DNA and RNA are nucleic acids. They form polynucleotide chains with a sugar – phosphate backbone, these are nucleotides that act as monomers and are joined together each nucleotide consists of a phosphate, pentose sugar and an organic nitrogenous base. The phosphate condenses with the pentose sugar by a phospdodiester bond, building up the chain. The bases stick out along the side, and since there are different types of nucleotides the bases can be in any order along the chain.
The nucleotides join together to form a polynucleotide chain
The structure of DNA
We have just learnt about nucleotides and well DNA is made up of four types that have different bases:
In DNA there are two strands of polynucleotide chains that are linked by Hydrogen bonds this occurs between the bases. Adenine pairs with Thymine forming two hydrogen bonds, and Cytosine pairs with Guanine forming three hydrogen bonds.
Adenine and Guanine are know as Purines which are double ring structures
Cytosine and Thymine are know as Pyrimidines which are single ring structures
The two strand are now twisted into a double helix, it is the arrangement of the bases and the bonds that form between them that makes DNA so stable. It is very important ar DNA’s function is to store genetic information. Because they are in a double helix with the bases attached to each other they are protected from most damage. In addition a purine must pair with a pyrimidine due to their sizes, so a small base will need to pair with a large bases to keep the same distance apart in the DNA strand.
Structure of RNA
Just like in DNA, RNA is made up of four nucleotide bases, adenine and guanine ( purines) and uracil and cytosine (pyrimidine), as you can see it is very similar to DNA the only difference it that uracil replaces thymine.
They produce single polynucleotide chains
There are three types of RNA: messenger RNA, transfer RNA, and ribosomal RNA.
Messenger RNA ( mRNA) this is formed in the nucleus, and its a single chain twisted into a helix , its length and sequence varys. It is involved in protein synthesis
Transfer RNA (tRNA) this single chain is folded into a clover leaf shape. Involved in protein synthesis
Ribosomal RNA (rRNA) it is produced in the nucleolus and forms over half the mass of ribosomes.
We have all been introduced to this topic atleast once before, even if it was not school related we all knew that when someone said lipids they were talking about something fat related. Some common structures of lipids would be :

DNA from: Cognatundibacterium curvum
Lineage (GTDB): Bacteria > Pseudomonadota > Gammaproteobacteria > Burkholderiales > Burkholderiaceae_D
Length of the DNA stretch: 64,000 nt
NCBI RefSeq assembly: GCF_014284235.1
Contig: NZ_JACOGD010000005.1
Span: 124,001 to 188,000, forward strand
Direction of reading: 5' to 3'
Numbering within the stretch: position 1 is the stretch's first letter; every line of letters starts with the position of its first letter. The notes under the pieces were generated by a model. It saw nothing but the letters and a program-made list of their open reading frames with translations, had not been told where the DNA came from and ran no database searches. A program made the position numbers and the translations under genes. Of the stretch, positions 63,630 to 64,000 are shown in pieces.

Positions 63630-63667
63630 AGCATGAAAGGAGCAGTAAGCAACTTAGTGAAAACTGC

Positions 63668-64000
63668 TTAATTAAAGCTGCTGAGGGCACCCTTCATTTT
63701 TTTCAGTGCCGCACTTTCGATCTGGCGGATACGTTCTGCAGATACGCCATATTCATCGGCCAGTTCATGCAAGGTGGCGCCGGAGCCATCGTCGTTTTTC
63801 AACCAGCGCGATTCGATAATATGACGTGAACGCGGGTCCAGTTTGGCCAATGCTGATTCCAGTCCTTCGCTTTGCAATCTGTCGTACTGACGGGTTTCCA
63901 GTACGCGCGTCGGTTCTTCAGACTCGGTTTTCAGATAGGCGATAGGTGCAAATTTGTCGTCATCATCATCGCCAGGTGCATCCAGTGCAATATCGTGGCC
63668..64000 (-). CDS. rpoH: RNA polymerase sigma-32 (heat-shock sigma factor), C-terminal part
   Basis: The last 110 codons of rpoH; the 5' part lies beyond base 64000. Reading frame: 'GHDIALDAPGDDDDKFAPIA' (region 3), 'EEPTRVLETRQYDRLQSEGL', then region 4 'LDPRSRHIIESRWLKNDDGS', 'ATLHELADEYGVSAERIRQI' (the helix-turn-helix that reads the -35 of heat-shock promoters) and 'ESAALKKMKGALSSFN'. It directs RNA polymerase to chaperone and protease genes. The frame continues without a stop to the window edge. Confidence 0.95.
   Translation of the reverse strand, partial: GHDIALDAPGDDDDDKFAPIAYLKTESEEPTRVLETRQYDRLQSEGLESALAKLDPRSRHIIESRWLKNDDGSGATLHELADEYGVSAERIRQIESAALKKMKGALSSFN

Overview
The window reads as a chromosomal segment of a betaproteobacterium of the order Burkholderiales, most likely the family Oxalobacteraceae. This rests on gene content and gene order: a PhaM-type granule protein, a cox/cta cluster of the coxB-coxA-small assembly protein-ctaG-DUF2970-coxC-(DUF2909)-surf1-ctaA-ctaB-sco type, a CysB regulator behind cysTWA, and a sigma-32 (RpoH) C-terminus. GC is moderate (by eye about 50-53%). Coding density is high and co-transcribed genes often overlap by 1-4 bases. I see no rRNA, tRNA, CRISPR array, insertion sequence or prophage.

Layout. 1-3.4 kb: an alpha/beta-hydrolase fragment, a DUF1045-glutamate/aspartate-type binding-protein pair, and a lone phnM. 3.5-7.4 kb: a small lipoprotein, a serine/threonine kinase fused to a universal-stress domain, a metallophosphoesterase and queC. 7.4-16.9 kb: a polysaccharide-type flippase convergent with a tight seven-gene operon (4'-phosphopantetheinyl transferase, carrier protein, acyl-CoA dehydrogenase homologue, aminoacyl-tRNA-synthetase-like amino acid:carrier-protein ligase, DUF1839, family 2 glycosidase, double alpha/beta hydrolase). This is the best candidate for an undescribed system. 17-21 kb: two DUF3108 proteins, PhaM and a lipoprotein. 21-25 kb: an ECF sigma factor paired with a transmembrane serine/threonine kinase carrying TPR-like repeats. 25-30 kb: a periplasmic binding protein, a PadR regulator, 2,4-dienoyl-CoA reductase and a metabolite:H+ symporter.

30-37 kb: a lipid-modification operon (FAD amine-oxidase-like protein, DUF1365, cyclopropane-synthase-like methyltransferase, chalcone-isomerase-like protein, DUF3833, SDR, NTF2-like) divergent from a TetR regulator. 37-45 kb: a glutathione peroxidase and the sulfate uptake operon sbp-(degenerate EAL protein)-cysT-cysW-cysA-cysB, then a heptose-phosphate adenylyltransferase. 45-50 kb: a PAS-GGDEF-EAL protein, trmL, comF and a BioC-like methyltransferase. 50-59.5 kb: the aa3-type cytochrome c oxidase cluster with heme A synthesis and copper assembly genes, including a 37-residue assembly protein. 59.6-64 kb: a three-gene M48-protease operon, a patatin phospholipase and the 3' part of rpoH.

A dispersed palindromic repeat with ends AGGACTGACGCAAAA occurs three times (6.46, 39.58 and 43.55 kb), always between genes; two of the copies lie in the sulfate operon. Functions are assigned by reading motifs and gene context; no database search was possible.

Fats and oils. (triglycerides)
Fats are solids at room temperature, but oils are liquids
Fats contain SATURATED hydrocarbon chains
Oils contain UNSATURATED hydrocarbon chains, this just means that they contain atleast 1 C-C double bond.
They are lipids and their molecules have single hydrocarbon chains that are linked to an alcohol
Really important in fruits for two reasons:
1. Protective layer in fruits, vegetables
2. Added in some cases for appearance and protection
Functions and Properties
- source of energy
- energy reserve, bascially if there is any excess energy from carbohydrates , proteins and lipids they are stored as TAG in adipose tissues
- Provide insulation for the body
- Protects vital organs
- helps in the formation of cell membranes
- steroid hormones
- flavor and taste
All carbons are bonded to H
there is no C-C double bond
they form long straight chains
solid at room temperature
Mostly animal fats
They contain C-C double bonds
Found in plant and fish fats
They are liquids at room temperature
Because of the presence of the double bonds they form kinks in the hydrocarbon chains, and this prevents the molecules from packing tightly together.
Effect of the double bond on Fatty acids
As the length of the fatty acid chain increases, the melting point of the fatty acid would increase but the solubility will decrease.
Stearic aicid and Linoleic acid both have the same number of carbon atoms but because of the presence of double bonds in Linoleic acid their melting points would vary.
Essential Fatty acids
They are the fatty acids that the body cannot produceor synthesize on its own, two examples are Omega – 3 alpha – linolenic acid and Omega – 6 Linoleic acid.
Omega 3 Fatty acid
It is a cis isomer
Found in flaxseed, soybean oil, walnuts, some leafy green vegetables.
Omega 6 Fatty acids
It is a cis isomer
Found in seed nuts, common vegetable oils , sunflower seed, cottonseed.
Nonessential fatty acids – can be made in the body so it is not required in the diet.
References : Biochem Jm youtube channel , video on Lipids part one.